Image 2: Lawrence Carter-Long @LCarterLong. 21 Mar

“You don’t seem disabled to me,” said as a compliment. I always wonder, “What the hell makes a person seem #disabled?” and “Holy crap! What other important (and fairly obvious details) have you been missing?”


5 replies, 52 retweets, 180 favourites

Rabbi Ruti Regan, rainbow, female symbol, USA flag, @RutiRegan. 20 Mar

“That elevator /parking is only for disabled people. You’re not in a wheelchair.”


10 replies, 144 retweets, 536 favourites

Dalia, flower, @china_dollss. 20 Mar

Have you tried being vegan? Eating healthy? Cutting out junk food? Drinking water?


18 replies, 142 retweets, 511 favourites

Lily Boulle @lillianeboulle. 20 Mar

Asking ‘what happened to you’ and gesturing at their mobility aid when you only met them 5 minutes ago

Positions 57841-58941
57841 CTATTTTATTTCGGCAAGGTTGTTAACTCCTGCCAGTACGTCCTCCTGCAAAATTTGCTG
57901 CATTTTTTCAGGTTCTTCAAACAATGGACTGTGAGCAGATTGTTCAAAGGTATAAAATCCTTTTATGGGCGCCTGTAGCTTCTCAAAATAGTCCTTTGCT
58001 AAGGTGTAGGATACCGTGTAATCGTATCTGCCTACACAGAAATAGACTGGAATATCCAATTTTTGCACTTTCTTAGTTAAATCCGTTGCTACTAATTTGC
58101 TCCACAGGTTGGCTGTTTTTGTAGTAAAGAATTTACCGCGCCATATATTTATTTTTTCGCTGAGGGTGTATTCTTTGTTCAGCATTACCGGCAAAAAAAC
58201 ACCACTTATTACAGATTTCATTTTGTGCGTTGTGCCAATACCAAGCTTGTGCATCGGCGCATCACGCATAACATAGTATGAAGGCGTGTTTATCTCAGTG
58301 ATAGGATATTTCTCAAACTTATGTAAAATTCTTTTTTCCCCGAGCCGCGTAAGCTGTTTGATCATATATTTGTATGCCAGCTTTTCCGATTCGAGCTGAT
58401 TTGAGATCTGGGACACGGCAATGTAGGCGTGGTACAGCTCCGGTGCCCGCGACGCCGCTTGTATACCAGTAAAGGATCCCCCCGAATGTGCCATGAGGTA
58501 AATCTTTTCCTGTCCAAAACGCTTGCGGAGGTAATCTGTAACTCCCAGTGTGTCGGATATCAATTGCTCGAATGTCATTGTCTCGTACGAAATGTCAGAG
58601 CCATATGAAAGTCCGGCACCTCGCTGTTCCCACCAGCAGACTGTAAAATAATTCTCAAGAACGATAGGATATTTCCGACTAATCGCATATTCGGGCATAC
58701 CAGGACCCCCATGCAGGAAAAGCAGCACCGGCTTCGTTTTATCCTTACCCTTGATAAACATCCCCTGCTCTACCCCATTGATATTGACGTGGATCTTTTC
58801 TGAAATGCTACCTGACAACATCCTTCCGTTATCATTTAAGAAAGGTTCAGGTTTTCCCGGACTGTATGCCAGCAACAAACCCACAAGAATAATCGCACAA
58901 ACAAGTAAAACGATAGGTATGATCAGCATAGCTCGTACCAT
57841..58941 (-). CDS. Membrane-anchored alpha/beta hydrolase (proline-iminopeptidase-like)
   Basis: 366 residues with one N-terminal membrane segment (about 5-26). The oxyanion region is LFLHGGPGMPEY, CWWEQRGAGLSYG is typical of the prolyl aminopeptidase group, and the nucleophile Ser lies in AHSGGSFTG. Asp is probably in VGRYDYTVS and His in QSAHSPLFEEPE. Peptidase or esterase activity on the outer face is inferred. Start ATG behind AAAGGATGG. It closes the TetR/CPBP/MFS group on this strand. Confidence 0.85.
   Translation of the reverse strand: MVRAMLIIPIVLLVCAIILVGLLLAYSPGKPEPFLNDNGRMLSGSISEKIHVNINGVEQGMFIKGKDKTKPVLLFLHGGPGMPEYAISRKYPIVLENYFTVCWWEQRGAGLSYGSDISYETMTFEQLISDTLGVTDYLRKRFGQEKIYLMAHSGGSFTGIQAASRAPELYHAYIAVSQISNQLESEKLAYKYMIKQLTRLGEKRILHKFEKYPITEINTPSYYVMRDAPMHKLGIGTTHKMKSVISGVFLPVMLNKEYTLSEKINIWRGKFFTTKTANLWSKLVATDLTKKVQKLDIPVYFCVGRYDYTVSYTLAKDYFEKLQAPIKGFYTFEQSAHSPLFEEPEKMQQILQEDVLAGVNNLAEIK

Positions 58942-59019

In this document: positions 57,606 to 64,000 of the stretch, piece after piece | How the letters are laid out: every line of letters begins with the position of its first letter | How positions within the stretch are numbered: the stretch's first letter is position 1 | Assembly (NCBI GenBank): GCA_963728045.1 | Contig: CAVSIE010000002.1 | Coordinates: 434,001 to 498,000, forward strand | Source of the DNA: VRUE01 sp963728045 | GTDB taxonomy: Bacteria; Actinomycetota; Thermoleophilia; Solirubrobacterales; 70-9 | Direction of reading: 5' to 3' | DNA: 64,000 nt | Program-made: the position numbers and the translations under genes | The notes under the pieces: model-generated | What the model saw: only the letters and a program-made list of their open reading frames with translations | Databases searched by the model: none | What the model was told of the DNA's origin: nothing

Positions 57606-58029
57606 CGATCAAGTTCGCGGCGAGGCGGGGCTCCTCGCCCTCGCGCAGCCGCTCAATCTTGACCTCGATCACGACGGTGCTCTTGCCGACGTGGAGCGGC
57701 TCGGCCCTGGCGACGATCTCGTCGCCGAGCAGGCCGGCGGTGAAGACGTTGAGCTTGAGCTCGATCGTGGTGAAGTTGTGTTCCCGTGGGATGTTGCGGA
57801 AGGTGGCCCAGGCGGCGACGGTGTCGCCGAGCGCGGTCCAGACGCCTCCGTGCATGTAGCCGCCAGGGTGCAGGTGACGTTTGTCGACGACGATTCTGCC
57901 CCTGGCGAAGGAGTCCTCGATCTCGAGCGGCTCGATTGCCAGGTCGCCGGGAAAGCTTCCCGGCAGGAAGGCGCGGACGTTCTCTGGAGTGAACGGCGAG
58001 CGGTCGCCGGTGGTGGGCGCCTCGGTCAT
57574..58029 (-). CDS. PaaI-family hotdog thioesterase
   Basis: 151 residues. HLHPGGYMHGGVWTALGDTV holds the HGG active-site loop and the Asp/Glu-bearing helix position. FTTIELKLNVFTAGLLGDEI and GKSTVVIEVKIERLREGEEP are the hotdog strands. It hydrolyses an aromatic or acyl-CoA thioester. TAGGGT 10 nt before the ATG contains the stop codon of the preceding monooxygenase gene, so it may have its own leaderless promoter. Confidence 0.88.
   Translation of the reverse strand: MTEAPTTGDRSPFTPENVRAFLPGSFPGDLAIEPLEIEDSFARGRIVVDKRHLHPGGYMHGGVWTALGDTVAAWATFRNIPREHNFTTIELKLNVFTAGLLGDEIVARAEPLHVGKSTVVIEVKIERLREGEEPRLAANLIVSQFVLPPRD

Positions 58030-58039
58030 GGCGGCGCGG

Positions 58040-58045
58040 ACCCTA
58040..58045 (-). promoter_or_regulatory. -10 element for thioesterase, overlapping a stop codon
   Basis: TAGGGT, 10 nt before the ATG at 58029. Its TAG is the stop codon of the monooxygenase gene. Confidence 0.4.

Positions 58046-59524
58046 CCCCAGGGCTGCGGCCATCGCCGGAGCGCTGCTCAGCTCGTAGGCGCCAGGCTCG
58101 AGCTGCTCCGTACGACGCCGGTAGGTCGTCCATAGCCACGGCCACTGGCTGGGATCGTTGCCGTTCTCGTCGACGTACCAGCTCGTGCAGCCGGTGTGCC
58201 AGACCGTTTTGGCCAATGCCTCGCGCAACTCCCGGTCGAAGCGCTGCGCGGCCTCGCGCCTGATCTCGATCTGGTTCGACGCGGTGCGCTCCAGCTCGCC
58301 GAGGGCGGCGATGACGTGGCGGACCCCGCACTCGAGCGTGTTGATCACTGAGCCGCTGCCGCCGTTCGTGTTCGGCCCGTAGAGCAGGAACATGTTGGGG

17 replies, 147 retweets, 390 favourites

Spoonie Warrior @spwarriortweets. 19 Mar

The only disability is a bad attitude.


14 replies, 234 retweets, 624 favourites

Robin Wilson-Beattie @sexAbled. 19 Mar

Complete strangers in public:

“Can I pray for/with you to receive a healing?”


12 replies, 89 retweets, 285 favourites

Image 3: Max Johnson @DuckDuckBieber. 21 Mar

“Vaccines cause autism”

“Car sears cause autism”

“Having too much money causes autism”

“Have you tried a gluten and caesin free diet?”

*blares loud sounds at me knowing that I am very sensitive to loud soubds*


1 reply, 11 retweets, 52 favourites

Image 4: Frey Prevett @Frezzles98. 21 Mar

Pushing my wheelchair without asking and continuing to after I ask to PLEASE STOP


4 replies, 16 retweets, 62 favourites

Image 5: anna leigh, fox, penguin, @amaiandtea. 22 Mar

“don’t talk about your disability on social media, you know employers can see that, right?”


3 replies, 10 retweets, 35 favourites

J. Rosenbaum @minxdragon. 21 Mar

“Are you better yet?”

“Are you improving? You are up and moving today”

I have good day, I have bad day, It’s permanent, it’s degenerative. Get over it.